Beth is a small-scale farmer from Kenya. She has four children and works with her husband. Beth has been diagnosed with breast cancer. Without treatment, the cancer may spread to other organs. A mastectomy, a surgery to remove breast tissue, has been suggested to rid her body of breast cancer and to prevent the cancer from metastasizing. Our medical partner, African Mission Healthcare Foundation, is requesting $816 to cover the cost of a mastectomy for Beth. The procedure is scheduled to take place on February 5. After treatment, Beth will hopefully return to a cancer-free life. Beth says, “I wish I could be treated and no longer be in pain. Kindly help me."
“Please help my granddaughter get treatment,” says Lightness’s grandmother. “She is in pain.” Lightness is a three-year-old girl from Tanzania who loves to play. She is also very curious about school, and her grandparents hope that she will grow up to be a successful teacher someday. Recently, while Lightness’s whole family was sleeping, a snake got into their house through a hole in the wall. It climbed into Lightness’s bed and bit her middle finger. She woke up with a cry of pain. Lightness’s father treated the snake bite with herbs. Although these lessened the pain, the child’s hand kept swelling, and she developed a fever. By the time Lightness’s parents rushed her to the hospital, the tissue in her finger had already begun to die. Now, the best course of treatment for Lightness is to amputate the finger in order to prevent further complications. However, Lightness’s parents cannot afford the operation. Her father supports his five children’s school fees and daily needs with the income he earns from farming. There is no extra money for unexpected costs. But with your help, we can raise the $1,035 needed for Lightness’s operation on December 22. This total will also cover the costs of her lab tests, three-day hospital visit, and stay at a recovery center for children. No toddler should have to live in pain. Let’s do what we can to help Lightness.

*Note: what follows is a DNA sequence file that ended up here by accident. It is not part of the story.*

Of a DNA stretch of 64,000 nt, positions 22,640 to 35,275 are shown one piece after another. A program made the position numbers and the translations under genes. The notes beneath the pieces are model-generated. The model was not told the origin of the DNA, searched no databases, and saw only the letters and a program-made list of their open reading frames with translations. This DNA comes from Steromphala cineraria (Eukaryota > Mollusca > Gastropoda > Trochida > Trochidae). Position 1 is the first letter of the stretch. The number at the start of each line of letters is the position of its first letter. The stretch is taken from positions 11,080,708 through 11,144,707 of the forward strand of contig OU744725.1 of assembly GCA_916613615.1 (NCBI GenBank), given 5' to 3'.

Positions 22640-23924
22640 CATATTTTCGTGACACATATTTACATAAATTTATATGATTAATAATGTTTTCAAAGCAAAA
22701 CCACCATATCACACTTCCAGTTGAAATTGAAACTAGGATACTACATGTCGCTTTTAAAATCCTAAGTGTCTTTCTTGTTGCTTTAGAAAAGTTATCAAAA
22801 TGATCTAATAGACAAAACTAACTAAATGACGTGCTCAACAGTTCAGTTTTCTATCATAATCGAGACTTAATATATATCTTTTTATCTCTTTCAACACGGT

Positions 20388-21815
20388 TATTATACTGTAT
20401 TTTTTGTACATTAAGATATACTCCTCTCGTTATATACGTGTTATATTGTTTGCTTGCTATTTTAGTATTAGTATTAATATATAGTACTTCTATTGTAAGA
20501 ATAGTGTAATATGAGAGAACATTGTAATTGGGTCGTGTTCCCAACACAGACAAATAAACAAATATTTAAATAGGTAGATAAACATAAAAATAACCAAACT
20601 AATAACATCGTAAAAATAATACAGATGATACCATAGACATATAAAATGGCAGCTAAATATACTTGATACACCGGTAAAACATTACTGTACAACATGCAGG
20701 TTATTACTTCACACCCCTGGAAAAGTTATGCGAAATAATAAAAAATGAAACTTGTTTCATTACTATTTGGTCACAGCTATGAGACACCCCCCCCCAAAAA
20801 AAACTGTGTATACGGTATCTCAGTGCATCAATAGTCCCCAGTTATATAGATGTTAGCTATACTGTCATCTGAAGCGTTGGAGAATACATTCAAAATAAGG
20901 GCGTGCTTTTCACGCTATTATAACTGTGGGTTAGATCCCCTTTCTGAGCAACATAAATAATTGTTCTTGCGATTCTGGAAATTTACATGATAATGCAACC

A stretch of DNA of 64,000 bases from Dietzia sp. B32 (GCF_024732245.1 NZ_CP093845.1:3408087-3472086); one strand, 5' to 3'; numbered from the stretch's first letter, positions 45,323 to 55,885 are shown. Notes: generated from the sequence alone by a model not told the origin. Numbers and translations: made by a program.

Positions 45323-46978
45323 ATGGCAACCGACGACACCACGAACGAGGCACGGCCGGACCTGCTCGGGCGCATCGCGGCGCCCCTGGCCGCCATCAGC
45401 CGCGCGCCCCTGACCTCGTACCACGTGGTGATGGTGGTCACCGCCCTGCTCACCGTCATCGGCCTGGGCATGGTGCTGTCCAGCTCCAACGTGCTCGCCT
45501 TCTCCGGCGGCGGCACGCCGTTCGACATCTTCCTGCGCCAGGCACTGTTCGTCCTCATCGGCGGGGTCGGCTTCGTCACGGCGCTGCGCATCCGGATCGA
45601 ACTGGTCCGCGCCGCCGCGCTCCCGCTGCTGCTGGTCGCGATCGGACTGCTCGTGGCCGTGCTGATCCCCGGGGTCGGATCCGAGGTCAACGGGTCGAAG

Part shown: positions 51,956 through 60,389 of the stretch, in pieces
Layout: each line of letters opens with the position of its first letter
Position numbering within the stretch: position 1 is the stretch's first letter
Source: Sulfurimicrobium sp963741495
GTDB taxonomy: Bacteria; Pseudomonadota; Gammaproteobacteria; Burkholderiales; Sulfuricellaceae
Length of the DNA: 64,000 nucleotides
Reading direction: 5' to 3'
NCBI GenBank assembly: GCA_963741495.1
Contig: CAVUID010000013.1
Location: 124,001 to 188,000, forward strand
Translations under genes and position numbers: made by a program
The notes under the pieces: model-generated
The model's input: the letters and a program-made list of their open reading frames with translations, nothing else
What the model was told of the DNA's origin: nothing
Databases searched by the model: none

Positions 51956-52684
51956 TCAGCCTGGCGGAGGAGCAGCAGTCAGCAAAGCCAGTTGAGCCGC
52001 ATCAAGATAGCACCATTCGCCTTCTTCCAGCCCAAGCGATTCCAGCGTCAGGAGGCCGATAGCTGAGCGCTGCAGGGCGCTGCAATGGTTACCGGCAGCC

William is a student from Kenya. He is 15 years old and the youngest in his family. William’s mother is a single parent who works as a farmer. William has clubfoot of his right foot. Clubfoot is a condition in which the foot is twisted out of shape. This causes difficulty walking and even wearing shoes. William crawls to move around. Fortunately, William traveled to visit our medical partner's care center, AIC Cure International Hospital. There, surgeons will perform clubfoot repair surgery on November 13. Our medical partner, African Mission Healthcare Foundation, is requesting $1,224 to fund William's clubfoot repair. After treatment, William will be able to walk and move around more easily. “I will appreciate if you help my son undergo surgery,” William’s mother says.
Aung is a 31-year-old man from Burma. When Aung was 20, he began to experience inexplicable weakness in his lower limbs. After walking for even a short distance, he would fall down. By the time he turned 22, he could no longer walk. Aung's paralysis has caused him to spend his waking hours sitting, which causes pressure sores, also called ulcers. Sometimes these sores become infected and Aung is required to seek antibiotic treatment. He hopes to find a way to heal this sore. Our medical partner, Burma Children Medical Fund, is requesting $851 to fund Aung's treatment. Surgeons will remove the ulcerous tissue on July 6, relieving Aung of his infection and pain. "I hope to open up a shop where I will repair broken TV, VCR, and DVD-players and can generate income for my family," Aung says.